MONDAY, Nov. 19, 2018 (HealthDay News) — Patients with nasal airway obstruction have health utility values (HUVs) below the mean Australian norm, with improvement noted after open septorhinoplasty, according to a study published online Nov. 15 in JAMA Facial Plastic Surgery.
Richard Tjahjono, M.D., from the University of New South Wales in Sydney, and colleagues conducted a prospective case series study at two tertiary rhinology centers involving 144 adult patients with nasal airway obstruction from septal and nasal valve disorders. HUVs were derived from the 36-item Short Form Health Survey, which was conducted before and six months after open septorhinoplasty.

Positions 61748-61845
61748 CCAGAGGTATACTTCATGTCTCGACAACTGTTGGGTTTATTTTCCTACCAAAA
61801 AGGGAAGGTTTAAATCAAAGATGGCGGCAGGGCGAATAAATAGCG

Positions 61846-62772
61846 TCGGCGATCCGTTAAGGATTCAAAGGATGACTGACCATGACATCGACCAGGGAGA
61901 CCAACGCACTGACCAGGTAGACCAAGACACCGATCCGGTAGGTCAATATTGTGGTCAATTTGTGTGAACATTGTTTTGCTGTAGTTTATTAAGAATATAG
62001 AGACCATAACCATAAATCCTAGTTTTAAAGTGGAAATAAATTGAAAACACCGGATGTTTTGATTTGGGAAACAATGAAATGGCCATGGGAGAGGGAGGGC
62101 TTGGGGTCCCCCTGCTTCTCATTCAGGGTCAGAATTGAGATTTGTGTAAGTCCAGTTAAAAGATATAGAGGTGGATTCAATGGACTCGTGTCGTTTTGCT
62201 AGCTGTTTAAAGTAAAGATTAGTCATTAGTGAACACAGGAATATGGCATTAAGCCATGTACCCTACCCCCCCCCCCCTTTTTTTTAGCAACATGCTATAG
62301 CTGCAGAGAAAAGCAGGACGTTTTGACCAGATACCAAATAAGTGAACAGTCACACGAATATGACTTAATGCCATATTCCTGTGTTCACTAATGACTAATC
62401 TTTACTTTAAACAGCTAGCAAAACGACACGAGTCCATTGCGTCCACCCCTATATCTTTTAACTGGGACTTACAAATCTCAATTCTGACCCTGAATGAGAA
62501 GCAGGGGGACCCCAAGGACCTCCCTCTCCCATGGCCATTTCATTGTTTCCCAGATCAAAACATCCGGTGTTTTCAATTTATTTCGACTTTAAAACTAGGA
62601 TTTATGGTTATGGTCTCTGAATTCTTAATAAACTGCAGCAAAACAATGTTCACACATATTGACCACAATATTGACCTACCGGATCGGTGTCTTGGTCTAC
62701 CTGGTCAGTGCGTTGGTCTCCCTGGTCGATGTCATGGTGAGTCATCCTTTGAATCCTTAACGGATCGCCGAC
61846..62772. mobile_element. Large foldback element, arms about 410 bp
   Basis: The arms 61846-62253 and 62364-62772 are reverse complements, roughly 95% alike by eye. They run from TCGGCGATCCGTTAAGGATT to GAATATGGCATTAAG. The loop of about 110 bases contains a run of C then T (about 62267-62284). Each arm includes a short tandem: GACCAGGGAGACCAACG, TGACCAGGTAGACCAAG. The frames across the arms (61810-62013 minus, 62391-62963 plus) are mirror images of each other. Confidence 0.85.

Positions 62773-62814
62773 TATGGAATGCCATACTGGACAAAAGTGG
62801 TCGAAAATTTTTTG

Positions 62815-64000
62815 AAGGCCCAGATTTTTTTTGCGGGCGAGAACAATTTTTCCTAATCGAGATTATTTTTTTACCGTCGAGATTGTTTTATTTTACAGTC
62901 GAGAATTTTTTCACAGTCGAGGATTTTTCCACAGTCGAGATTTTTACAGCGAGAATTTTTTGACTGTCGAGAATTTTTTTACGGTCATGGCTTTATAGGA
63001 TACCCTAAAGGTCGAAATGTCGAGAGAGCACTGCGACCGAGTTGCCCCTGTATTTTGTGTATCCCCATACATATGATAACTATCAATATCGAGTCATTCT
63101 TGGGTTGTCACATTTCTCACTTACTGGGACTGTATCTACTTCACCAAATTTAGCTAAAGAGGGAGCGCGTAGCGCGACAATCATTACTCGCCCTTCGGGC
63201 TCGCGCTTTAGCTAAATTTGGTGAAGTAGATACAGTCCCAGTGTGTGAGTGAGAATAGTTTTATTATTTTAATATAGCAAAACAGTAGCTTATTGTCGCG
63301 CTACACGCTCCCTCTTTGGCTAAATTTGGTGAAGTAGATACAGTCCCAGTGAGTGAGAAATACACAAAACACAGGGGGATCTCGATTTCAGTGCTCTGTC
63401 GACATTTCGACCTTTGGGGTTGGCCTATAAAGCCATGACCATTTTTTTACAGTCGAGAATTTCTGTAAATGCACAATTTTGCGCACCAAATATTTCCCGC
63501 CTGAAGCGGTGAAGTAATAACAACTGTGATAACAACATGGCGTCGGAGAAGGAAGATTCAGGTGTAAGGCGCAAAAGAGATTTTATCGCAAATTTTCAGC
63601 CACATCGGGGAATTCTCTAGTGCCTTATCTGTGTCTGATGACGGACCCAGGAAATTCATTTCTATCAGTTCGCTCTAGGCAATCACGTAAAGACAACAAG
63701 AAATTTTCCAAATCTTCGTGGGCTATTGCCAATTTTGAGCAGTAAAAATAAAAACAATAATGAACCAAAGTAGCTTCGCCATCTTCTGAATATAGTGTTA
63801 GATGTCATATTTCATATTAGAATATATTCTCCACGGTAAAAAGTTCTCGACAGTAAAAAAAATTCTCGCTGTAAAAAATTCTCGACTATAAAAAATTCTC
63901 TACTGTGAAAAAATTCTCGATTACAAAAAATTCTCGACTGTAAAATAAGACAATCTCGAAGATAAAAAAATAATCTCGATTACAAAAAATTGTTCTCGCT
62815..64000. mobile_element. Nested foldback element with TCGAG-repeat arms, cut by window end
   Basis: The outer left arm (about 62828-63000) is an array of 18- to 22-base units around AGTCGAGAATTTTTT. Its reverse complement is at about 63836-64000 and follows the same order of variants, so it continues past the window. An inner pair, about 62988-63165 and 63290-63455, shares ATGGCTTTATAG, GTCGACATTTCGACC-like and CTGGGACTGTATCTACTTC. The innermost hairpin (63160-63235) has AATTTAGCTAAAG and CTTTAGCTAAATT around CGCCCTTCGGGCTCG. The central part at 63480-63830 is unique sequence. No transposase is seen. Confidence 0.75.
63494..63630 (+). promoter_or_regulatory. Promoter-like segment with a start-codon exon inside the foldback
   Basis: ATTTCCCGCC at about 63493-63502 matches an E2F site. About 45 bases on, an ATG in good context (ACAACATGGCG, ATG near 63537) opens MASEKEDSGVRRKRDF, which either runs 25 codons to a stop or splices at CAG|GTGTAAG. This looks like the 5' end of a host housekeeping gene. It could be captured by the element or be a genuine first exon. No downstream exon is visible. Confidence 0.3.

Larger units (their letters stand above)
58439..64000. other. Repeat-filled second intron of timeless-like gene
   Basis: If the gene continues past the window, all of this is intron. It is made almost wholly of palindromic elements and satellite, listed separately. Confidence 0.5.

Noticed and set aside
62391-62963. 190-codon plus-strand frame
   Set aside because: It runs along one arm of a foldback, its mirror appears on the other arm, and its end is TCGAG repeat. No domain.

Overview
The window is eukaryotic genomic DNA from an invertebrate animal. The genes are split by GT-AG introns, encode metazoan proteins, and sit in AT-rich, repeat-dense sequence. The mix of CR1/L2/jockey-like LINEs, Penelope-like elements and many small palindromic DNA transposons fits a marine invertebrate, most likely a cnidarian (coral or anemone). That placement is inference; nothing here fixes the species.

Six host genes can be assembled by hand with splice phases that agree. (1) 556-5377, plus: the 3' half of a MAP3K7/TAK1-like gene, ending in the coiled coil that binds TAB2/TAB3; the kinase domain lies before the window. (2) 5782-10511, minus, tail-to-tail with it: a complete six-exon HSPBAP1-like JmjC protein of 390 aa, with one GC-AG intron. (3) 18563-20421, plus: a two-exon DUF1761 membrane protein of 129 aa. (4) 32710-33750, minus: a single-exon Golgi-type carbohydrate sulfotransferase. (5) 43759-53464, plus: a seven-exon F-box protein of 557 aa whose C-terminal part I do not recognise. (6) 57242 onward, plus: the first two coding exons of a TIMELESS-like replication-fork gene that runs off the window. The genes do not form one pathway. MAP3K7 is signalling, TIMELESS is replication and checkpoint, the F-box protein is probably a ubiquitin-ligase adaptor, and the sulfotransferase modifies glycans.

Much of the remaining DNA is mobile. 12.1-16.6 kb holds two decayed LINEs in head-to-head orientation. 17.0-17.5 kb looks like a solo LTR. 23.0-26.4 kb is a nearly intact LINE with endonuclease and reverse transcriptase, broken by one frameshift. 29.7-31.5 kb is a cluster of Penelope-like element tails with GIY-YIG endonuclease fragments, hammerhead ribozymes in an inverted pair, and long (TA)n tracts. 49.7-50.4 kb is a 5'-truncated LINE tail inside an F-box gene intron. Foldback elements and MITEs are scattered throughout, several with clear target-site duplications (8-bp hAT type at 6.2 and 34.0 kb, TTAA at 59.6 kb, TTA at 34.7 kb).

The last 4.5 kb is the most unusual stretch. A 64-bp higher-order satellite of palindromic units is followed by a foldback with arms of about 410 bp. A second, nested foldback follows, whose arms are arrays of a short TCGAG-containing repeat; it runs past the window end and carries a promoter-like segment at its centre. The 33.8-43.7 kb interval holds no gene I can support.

The researchers found that the baseline mean HUV was 0.72 for patients in this study, which was below the weighted mean Australian norm of 0.81. The mean HUV improved to 0.78 after open septorhinoplasty (P < 0.001). There was a correlation for improvements in HUV with changes in disease-specific patient-reported outcome measures, including Nasal Obstruction Symptom Evaluation scores and Sino-Nasal Outcome test 22 scores (r = −0.48 and −0.68, respectively; both P = 0.01).
“The findings suggest that nasal airway obstruction is associated with health outcomes and that open septorhinoplasty may be clinically beneficial for improving health outcomes,” the authors write.
Two authors disclosed financial ties to the pharmaceutical industry.
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